Richard A. Primus, The American Language of Rights. New York, Cambridge: Cambridge University Press, 1999. $54.95.

Mary L. Dudziak, Cold War Civil Rights. Princeton, Oxford: Princeton University Press, 2000. $29.95.

The rise of rights talk is a subject that has gripped academia in recent years. Many historians of modem America are now searching for the origins of the rights revolution and the feverish use of rights arguments on the left and on the right. Two recent works of legal history tackle one part of this question with trailblazing interpretations, focusing on left-wing rights discourse and the successes of the civil rights movement. Both books offer compelling and well-written narratives of post-war legal issues, and they present innovative arguments that this revolution began in response to global crises. Richard Primus's The American Language of Rights argues that rights are not natural truths, but are, rather, historically contingent. Rights, he claims, evolve when a political community reacts to particular adversities and synthesizes established rights with new conceptions of rights to combat that adversity. Just as the Founding and Reconstruction generations articulated systems of rights in response to particular events and evils, the post-World War II generation pursued a vision of human rights defined against the horrors of Nazi and Stalinist totalitarianism. In a parallel story, Mary Dudziak's Cold War Civil Rights attributes America's advances in desegregation to a global public relations crisis over the treatment of blacks. As this international embarrassment provided ample fodder for Communist propaganda, presidents from Truman to Johnson heeded a "Cold War imperative" to promote racial justice.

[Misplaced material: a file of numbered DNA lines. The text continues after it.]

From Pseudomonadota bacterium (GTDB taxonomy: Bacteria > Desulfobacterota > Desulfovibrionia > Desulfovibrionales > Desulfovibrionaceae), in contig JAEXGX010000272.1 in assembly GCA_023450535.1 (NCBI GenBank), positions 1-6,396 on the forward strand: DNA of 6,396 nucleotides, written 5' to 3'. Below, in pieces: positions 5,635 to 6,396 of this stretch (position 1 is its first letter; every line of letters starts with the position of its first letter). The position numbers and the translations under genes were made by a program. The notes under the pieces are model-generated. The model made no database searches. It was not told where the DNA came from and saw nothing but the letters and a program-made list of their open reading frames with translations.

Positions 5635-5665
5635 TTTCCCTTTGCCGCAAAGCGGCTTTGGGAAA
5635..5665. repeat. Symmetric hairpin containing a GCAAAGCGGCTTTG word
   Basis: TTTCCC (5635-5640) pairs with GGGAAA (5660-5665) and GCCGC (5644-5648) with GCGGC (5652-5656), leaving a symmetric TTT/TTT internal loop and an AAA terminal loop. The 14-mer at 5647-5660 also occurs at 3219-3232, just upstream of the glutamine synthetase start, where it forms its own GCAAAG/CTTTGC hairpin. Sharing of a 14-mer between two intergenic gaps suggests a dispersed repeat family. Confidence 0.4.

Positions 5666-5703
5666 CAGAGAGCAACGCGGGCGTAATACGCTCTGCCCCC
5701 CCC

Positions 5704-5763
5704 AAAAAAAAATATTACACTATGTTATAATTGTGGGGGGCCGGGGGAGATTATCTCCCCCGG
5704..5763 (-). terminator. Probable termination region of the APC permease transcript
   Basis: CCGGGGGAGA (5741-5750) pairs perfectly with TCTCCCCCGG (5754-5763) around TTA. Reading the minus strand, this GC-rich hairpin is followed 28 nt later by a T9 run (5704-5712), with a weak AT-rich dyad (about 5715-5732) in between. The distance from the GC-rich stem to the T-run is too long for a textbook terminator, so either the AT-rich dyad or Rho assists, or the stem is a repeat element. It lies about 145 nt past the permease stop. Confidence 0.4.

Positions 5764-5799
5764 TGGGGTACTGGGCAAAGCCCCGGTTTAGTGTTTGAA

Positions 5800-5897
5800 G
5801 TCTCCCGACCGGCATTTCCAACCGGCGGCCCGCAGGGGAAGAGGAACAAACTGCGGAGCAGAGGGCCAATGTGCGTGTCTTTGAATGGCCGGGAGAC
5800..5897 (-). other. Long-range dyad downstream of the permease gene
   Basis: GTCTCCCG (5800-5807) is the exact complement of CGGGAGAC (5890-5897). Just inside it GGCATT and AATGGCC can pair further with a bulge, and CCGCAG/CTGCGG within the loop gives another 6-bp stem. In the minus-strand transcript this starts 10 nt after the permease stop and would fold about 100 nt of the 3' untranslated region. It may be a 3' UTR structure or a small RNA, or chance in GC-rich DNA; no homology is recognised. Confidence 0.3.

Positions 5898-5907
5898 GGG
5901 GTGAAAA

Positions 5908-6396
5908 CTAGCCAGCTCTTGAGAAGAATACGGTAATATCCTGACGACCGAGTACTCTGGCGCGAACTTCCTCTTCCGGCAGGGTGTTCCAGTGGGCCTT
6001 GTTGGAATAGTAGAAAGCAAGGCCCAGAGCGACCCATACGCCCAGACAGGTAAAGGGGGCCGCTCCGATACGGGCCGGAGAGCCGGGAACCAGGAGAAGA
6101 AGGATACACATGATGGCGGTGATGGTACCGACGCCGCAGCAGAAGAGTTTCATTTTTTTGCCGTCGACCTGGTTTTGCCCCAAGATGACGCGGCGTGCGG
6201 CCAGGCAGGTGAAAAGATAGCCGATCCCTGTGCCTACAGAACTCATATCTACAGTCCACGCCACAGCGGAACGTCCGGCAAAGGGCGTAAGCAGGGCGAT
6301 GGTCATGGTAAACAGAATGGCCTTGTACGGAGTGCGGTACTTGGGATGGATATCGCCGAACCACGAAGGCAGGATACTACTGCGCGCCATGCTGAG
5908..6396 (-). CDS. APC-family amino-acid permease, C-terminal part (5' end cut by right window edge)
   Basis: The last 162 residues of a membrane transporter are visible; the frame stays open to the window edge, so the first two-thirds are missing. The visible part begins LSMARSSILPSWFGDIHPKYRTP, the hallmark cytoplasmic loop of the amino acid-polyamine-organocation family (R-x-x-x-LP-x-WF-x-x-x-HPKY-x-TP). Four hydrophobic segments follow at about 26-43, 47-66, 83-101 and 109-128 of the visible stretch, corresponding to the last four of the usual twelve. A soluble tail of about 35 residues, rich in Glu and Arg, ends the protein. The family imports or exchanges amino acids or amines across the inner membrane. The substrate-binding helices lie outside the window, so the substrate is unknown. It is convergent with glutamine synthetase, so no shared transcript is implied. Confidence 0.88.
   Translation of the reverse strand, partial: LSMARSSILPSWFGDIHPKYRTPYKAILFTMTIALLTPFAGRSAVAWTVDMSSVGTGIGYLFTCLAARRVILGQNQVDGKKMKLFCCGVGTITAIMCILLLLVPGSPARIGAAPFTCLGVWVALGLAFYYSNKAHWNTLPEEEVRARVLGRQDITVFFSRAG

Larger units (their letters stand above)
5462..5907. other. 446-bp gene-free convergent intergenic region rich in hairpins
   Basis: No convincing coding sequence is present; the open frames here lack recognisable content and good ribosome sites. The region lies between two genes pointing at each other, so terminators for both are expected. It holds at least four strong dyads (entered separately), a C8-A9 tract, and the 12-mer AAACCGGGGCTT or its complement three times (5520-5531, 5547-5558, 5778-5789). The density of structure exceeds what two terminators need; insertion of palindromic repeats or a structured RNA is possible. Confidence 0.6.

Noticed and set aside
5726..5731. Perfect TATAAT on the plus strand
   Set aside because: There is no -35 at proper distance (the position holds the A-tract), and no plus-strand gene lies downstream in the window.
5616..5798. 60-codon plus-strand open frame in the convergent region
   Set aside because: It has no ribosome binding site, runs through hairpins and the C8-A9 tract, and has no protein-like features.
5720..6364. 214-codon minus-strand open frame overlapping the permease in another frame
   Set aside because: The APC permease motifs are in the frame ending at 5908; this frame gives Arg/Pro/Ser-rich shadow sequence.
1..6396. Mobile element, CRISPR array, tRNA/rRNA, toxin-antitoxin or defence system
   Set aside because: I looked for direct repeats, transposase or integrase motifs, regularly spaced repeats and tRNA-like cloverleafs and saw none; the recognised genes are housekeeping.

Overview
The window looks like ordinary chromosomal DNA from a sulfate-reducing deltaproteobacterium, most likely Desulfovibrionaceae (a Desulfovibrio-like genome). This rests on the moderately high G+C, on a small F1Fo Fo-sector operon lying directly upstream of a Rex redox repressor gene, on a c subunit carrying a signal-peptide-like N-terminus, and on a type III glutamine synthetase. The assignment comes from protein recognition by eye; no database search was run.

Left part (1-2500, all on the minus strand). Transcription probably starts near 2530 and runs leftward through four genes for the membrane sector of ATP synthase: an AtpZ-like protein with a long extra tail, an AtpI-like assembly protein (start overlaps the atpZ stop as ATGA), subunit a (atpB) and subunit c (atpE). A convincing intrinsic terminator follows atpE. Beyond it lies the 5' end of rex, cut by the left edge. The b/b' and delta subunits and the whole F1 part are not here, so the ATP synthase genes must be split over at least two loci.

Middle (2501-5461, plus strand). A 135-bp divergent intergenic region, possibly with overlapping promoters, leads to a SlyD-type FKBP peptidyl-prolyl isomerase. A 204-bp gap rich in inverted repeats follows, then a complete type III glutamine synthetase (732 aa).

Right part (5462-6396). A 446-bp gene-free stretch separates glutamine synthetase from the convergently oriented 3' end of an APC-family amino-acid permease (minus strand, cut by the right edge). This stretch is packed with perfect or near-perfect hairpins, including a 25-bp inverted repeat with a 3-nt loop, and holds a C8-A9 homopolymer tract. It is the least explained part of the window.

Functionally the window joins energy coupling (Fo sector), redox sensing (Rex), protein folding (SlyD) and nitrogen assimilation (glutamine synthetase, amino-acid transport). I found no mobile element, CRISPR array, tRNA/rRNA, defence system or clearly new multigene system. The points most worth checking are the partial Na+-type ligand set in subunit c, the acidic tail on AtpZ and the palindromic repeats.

Grappling with the complicated origins of the civil rights movement and the Warren Court's activism, Primus and Dudziak offer coherent explanations that integrate domestic politics, international events, and the world of ideas. By placing this rights revolution so clearly in their global post-war context, they have pushed the boundaries of the legal academy to a more global perspective, and they have contributed to our understanding of the civil rights movement's broader origins. They have also suggested how seemingly unrelated events force leaders to embrace social reform, and how those leaders build on rights traditions to gain momentum. Even as legal academics continue to argue that rights are fundamental and universal, Primus and Dudziak offer evidence that rights are historically constructed, contextually reactive, and ad hoc.

However, both books emphasize the role of elites, and for that matter, of left-leaning elites, which leads to two shared shortcomings. This emphasis enables them to make some particularly insightful observations about the decisions of many significant political leaders, judges, and academics from the 1940s to the 1960s. This perspective creates a great story, but unfortunately, it is only half the story, or more accurately, one quarter of the story. As a result, they overlook some very significant differing perspectives on the Cold War and rights discourse.